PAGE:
Load bearing dyno numbers vs. inertia drum dyno numbers - Ford Powerstroke Diesel Forum
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Old 08-12-2009, 06:40 PM
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Load bearing dyno numbers vs. inertia drum dyno numbers

I was just wondering if anyone could tell me how much difference there is in power from load bearing dyno numbers vs. inertia drum dyno numbers. One would think that the load bearing dyno would help the truck build up boost for the pull, which will equal more power. I was just wondering if this is the case??????
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Old 08-12-2009, 07:27 PM
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idk but when i was out at Sheid Diesel Extravaganza they had both and it seemed like there were more trucks making bigger power on dunbars drum dyno than on scheids load bearing dyno
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Old 08-12-2009, 07:37 PM
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Load dynos generally show higher power readings when operated properly.

The reason Dunbars Dyno was showing better results than Scheids is Dunbar knows what he's doing when running it.
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Old 08-13-2009, 04:09 AM
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You can make a dyno read whatever you like. So "knows what he's doing" isn't necessarily what it sounds like. "Knows how to fudge numbers" might be a better choice of words....
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Old 08-13-2009, 06:18 AM
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I own an inertia drum dyno that I use for tuning cars here are my shop. I know its not the ideal setup for tuning anything with a large, slow spooling turbo. With these trucks where the entire pull only takes 3 seconds there really isn't enough time to reach full boost. I have been seeing 35ish psi at the end of the pull.

So basically what I'm asking is are the load bearing dynos producing more power due to loading down the truck to make more boost?? Not is the guy operating the dyno fudging numbers.
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Old 08-13-2009, 06:20 AM
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Quote:
Originally Posted by AED F250 View Post
I own an inertia drum dyno that I use for tuning cars here are my shop. I know its not the ideal setup for tuning anything with a large, slow spooling turbo. With these trucks where the entire pull only takes 3 seconds there really isn't enough time to reach full boost. I have been seeing 35ish psi at the end of the pull.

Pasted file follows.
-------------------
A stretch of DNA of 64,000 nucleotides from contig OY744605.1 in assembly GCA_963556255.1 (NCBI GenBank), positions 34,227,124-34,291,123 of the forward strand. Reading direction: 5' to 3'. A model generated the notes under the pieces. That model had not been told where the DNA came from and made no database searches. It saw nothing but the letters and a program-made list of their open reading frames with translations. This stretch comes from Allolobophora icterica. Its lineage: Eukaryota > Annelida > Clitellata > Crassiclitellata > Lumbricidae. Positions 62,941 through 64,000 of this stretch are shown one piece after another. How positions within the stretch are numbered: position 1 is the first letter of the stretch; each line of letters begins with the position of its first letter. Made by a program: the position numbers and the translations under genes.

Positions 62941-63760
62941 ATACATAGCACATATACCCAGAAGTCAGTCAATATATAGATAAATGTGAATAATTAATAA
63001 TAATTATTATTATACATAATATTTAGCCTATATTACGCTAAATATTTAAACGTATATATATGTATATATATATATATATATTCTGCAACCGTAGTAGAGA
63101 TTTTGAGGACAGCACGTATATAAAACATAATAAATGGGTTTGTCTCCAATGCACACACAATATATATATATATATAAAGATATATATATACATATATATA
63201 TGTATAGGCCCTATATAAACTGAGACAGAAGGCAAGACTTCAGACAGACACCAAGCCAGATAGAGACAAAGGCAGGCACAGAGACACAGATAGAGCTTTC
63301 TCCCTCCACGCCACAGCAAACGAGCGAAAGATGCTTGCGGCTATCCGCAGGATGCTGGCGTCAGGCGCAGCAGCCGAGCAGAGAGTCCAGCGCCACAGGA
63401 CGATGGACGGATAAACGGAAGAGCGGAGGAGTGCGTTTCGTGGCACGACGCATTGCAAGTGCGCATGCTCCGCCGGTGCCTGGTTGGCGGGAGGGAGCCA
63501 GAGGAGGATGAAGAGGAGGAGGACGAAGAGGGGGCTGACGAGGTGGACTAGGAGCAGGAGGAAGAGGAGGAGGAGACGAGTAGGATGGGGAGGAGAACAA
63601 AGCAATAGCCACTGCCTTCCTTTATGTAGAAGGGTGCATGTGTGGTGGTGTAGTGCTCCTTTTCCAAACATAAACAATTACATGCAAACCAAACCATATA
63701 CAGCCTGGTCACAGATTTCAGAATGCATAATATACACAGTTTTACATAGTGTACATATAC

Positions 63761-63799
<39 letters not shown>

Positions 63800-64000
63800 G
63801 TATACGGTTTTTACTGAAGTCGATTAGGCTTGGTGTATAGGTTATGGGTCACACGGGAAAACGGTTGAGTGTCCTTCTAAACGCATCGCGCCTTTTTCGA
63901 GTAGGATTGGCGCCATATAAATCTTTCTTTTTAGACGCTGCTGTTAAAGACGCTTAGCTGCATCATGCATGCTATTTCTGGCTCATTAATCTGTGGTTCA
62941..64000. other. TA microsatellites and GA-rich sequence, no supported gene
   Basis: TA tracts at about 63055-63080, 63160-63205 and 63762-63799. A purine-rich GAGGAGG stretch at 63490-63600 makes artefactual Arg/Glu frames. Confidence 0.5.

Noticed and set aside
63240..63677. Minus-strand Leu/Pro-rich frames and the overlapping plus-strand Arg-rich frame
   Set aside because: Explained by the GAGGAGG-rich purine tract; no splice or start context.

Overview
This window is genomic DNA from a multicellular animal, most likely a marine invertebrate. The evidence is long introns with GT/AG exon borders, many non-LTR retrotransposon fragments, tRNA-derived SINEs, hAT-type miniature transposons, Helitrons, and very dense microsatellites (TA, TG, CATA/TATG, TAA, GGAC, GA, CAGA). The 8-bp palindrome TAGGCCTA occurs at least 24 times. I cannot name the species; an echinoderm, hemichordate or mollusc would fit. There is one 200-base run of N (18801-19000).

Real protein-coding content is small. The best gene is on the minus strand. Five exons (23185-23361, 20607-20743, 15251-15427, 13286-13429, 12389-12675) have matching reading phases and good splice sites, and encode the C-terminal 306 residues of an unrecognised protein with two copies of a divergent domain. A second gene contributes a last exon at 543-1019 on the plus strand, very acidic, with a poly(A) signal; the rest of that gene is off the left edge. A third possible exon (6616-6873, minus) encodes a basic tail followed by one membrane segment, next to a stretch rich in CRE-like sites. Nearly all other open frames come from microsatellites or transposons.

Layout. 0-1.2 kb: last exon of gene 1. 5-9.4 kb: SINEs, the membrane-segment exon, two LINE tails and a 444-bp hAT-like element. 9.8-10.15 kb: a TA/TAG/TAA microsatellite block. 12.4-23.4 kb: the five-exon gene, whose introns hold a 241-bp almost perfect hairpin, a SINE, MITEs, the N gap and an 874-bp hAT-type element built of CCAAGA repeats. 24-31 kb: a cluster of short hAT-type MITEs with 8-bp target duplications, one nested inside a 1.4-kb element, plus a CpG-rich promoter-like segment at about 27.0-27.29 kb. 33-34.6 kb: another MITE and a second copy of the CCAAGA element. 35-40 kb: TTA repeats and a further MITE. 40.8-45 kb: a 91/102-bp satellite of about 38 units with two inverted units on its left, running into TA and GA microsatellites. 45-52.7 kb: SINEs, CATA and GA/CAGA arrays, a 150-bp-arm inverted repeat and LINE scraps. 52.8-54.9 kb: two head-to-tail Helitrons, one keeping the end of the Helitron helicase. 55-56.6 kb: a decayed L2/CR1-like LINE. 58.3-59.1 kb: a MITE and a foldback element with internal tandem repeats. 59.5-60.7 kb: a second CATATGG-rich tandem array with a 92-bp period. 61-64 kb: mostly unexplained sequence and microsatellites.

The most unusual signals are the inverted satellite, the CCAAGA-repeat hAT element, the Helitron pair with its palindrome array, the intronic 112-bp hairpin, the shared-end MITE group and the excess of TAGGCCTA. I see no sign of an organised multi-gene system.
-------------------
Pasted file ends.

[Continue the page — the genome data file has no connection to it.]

So basically what I'm asking is are the load bearing dynos producing more power due to loading down the truck to make more boost?? Not is the guy operating the dyno fudging numbers.
The answer is yes. However you can simulate that a little by riding the brake on the truck a little in the beginning of the run
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Old 08-13-2009, 06:29 AM
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Originally Posted by Dave View Post
The answer is yes. However you can simulate that a little by riding the brake on the truck a little in the beginning of the run
Yeah I have tried that a couple of times, but I believe that when you touch the brake it unlocks the converter which makes the numbers lower and not accurate. I could be wrong.
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Old 08-13-2009, 06:31 AM
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Quote:
Originally Posted by AED F250 View Post
Yeah I have tried that a couple of times, but I believe that when you touch the brake it unlocks the converter which makes the numbers lower and not accurate. I could be wrong.
Thats why you only do it initially. You dont ride the brake the entire time. Just long enough to get it to start to spool
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Old 08-13-2009, 06:52 AM
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I'll give that a shot next time I strap the truck on the roller. Thanks.
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Old 08-13-2009, 06:57 AM
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Quote:
Originally Posted by po-po 5.0 View Post
You can make a dyno read whatever you like. So "knows what he's doing" isn't necessarily what it sounds like. "Knows how to fudge numbers" might be a better choice of words....
Dunbar uses a 1.02 correction factor, which on my dyno run was a 10.01 difference in uncorrected. He showed me the computer and pulled up my results. My 1.02 correction factor numbers were 560/1110 and my uncorrected number was 549.98/109X. Then he showed me standard correction, which is what a lot of dyno operators use. That was 571/1133. I guess it just depends on the operator and what correction factor they use and what load they use....
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